When we think of augmented reality face filters, we tend to think of goofy novelties like Halloween masks, face swapping, or inadvertent racist caricatures. As Facebook CEO Mark Zuckerberg laid out yesterday, AR could go far beyond that, putting objects in real space with sophisticated tracking tech. But if Facebook thinks of augmented reality as an integral part of its platform, there’s one simple filter that’s about to become incredibly useful. It’s virtual makeup, and it’s going to be great.
By “virtual makeup,” I’m not talking about meticulous airbrushing that can perfectly retouch your selfies, or some far-future tech for holographic glasses. What I want is simple: a flexible cosmetics filter that works on video messaging or Facebook Live. Think TV makeup, but applied by the camera, just convincingly enough that you’d have to look carefully to notice.
As someone whose job includes appearing on Facebook Live and Snapchat, AR cosmetics would fill a very particular need in my life. These quick social videos are one of the few times I regret never learning to put on makeup properly. I seem a little bit washed-out in them at the best of times, and I’m usually filming at conferences and festivals, where I’m fighting jet lag and a half-dozen strains of flu. I don’t need perfection, but I’d love to see a little color and contrast instead of looking like a sleep-deprived ghost.
Most people don’t have that precise problem, but there are plenty of situations where makeup is implicitly obligatory. This isn’t good or fair; people just think of made-up faces as what women “normally” look like, so deviating from that is considered slovenly. But while we’re figuring out how to dismantle that system, we can at least make its requirements trivial to meet... at least for people who do a lot of FaceTime and conference calls, anyway.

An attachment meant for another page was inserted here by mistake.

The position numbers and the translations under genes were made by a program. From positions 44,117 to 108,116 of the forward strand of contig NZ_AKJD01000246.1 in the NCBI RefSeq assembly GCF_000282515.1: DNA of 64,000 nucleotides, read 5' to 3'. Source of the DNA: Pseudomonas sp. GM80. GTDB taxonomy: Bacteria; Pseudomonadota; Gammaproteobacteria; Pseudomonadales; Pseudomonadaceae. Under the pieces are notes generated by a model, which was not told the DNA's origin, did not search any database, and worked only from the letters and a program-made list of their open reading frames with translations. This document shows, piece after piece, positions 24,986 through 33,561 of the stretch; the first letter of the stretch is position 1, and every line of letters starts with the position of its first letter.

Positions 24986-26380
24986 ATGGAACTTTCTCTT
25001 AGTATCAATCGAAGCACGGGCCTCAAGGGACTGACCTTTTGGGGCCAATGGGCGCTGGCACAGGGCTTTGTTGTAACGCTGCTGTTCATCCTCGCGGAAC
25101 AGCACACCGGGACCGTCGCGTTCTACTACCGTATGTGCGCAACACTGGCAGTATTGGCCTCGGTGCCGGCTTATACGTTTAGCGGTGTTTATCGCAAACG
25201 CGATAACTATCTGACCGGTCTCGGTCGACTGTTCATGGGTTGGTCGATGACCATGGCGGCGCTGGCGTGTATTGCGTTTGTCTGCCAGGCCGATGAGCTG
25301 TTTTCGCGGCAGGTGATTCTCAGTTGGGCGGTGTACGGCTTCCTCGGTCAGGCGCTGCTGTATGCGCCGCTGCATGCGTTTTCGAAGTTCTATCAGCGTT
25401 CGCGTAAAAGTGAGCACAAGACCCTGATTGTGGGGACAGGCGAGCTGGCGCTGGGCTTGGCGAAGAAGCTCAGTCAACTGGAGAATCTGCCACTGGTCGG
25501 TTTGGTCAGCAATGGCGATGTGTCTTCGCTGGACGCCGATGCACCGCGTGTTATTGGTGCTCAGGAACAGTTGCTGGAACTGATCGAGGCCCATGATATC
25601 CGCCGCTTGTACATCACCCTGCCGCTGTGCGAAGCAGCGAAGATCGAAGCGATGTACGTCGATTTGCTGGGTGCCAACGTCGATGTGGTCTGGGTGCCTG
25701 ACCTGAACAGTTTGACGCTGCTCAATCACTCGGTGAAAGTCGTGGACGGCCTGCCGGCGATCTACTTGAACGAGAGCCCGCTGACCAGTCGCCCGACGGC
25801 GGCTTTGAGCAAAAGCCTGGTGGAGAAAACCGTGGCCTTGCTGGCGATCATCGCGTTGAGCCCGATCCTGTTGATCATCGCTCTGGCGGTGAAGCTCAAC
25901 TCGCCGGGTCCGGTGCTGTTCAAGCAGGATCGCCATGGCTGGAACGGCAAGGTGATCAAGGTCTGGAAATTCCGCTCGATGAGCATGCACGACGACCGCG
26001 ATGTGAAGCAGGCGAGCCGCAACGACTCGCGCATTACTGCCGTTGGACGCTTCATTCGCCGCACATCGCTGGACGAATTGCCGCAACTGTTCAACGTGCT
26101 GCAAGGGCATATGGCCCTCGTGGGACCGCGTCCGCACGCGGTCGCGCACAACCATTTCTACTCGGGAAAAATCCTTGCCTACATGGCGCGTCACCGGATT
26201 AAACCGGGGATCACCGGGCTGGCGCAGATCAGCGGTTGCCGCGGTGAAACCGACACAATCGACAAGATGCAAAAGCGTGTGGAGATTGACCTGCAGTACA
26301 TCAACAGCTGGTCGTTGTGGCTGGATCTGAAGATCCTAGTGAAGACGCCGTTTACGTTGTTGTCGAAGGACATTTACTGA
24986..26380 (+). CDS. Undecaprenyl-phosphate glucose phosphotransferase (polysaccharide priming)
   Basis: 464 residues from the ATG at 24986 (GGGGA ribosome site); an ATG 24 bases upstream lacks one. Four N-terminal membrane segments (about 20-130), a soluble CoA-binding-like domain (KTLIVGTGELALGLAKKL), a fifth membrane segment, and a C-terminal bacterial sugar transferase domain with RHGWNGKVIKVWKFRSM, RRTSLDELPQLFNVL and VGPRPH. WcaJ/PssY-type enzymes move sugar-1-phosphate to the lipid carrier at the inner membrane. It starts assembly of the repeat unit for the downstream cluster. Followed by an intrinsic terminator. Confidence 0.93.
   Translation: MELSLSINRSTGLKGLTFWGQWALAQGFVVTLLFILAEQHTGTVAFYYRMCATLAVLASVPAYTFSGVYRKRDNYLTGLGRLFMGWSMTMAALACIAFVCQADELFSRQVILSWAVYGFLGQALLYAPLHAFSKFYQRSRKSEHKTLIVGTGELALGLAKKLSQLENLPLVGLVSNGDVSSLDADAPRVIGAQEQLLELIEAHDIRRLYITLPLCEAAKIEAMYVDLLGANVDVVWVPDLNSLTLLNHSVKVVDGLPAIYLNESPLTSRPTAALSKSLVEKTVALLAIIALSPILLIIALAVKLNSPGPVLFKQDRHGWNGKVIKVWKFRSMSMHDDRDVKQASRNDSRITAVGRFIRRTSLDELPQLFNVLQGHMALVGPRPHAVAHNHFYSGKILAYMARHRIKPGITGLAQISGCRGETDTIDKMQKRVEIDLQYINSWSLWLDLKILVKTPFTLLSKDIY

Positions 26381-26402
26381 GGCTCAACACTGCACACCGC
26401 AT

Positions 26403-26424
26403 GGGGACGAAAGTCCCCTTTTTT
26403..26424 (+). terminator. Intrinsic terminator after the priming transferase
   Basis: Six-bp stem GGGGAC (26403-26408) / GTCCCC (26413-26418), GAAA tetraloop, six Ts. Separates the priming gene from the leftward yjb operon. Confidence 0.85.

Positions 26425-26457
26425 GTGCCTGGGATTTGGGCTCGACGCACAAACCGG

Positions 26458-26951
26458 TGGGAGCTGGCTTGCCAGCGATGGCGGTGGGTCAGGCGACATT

And to be clear, you can already use augmented reality makeup. Last month, we wrote about a partnership between cosmetics retailer Sephora and augmented reality company ModiFace, which lets people test products or see tutorials on their own face. The results look something like this:
It’s not perfect; as you may have noticed, some of my eyelashes are floating above my hair. But it’s close enough that I could imagine using a more polished version on a real video, and even this limited system tracks my face pretty well. Of course, Sephora’s tool isn’t supposed to create a substitute for makeup — it’s designed to show you what you’d look like in real, fairly expensive products. But if companies like Facebook turn phone-based augmented reality into a serious, practical technology, that’s bound to change. Modiface even announced live streaming support a few weeks ago, although it’s still rolling out.
If AR actually sticks around — which is admittedly a big “if” — we’re probably a few years away from YouTube makeup artists selling custom lipstick packs the way people sell iMessage stickers now. Big retailers will counter with free products that run ads on your mascara. You’ll participate in brand activations that offer all those lipsticks from 50 Shades Darker. Maybe The Pirate Bay will have a makeup aisle. It’s not as cool as the holo-clothing from Psycho-Pass, but it’s one of the first meaningful steps toward it.
I’m not going to throw out my eyeliner, or give up on my eternal (and probably futile) quest for the perfect cat’s-eye wing, because physical makeup application is a fascinating art. But it’s something I want to do for fun, not rote obligation — the same way somebody might love driving, but hate commuting to work. So please, go ahead, Facebook. Give me a makeover.